IAS 2015Switching from the standard form of Viread (tenofovir disoproxil fumarate, TDF) to an updated version (tenofovir alafenamide, TAF) offers slightly better viral suppression and improves indicators of kidney and bone health, HIVandHepatitis reports. Results from the Phase III GS-US-292-0109 study of 1,436 treatment-experienced people with HIV switching from a TDF-inclusive to a TAF-inclusive antiretroviral regimen were presented at the 8th International AIDS Society Conference on HIV Pathogenesis, Treatment and Prevention in Vancouver, British Columbia.

The participants had normal kidney function upon entering the study and a fully suppressed viral load following at least 96 weeks of treatment with Stribild (elvitegravir/cobicistat/TDF/emtricitabine); Atripla (efavirenz/TDF/emtricitabine); or Reyataz (atazanavir) boosted with Norvir (ritonavir) or Tybost (cobicistat), plus Truvada (TDF/emtricitabine).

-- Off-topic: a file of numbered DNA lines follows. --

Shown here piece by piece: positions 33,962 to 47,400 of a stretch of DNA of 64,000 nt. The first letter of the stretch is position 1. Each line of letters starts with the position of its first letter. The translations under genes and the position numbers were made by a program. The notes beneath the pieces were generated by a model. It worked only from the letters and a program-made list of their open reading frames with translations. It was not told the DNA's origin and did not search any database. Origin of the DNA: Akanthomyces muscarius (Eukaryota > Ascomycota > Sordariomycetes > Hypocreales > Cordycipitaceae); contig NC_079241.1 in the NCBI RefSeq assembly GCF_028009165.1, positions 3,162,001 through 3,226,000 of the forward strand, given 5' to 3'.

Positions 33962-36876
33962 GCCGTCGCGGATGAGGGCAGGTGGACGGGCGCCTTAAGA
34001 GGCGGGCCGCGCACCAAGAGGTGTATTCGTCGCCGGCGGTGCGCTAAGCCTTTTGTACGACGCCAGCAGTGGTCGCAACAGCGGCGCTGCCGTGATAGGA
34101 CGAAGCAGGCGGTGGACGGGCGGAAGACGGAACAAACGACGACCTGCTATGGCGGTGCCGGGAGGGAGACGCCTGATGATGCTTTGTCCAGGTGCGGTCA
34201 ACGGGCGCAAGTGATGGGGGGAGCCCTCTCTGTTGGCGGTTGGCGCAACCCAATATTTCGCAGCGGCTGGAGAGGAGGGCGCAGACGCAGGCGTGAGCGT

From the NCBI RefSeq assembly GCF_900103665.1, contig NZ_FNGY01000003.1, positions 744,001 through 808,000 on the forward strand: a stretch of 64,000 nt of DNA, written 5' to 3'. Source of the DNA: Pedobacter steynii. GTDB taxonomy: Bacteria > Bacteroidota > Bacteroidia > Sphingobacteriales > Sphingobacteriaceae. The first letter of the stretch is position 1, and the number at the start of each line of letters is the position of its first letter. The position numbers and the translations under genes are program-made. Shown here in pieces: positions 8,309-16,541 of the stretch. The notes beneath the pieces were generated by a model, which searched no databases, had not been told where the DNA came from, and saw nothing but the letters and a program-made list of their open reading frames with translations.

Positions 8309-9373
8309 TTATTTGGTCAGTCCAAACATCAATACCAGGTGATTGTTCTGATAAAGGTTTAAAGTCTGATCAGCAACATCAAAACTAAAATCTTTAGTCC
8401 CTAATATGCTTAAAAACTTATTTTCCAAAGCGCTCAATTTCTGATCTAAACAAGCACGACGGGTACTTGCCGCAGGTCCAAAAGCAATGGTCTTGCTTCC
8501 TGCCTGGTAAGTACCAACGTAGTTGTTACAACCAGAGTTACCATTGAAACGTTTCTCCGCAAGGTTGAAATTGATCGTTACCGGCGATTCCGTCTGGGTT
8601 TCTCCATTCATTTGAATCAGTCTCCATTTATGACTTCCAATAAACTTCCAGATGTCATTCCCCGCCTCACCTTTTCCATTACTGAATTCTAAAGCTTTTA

They were randomly assigned, two-to-one, to either stay on their TDF-inclusive regimen or switch to a TAF-inclusive version of Stribild (which is up for approval from the U.S. Food and Drug Administration).

Forty-eight weeks into the study, 97 percent of those taking the TAF-inclusive regimen had an undetectable viral load, as did 93 percent of those taking TDF-inclusive regimens. This difference was statistically significant, meaning it did not likely occur by chance and indicating that TAF is better at suppressing HIV. The better response rates were driven by those who switched from Atripla or the Reyataz combination.

A total of 0.9 percent of those taking TAF stopped treatment because of adverse side effects, compared with 2.5 percent among those taking TDF. Two of those taking TAF and five taking TDF stopped treatment because of kidney-related side effects. No one in the TAF group developed Fanconi syndrome, a serious form of kidney disease; one person in the TDF group did.

Indicators of kidney health improved in those who switched to TAF, while they worsened among those staying on TDF.

Bone mineral density in the spine and hip increased by an average of 1.79 percent and 1.37 percent, respectively, in the TAF group, and decreased by 0.28 percent and 0.26 percent in the TDF group. Those who switched to TAF experienced improvements in osteopenia or osteoporosis of the spine and hip, while those who stayed on TDF saw no change.

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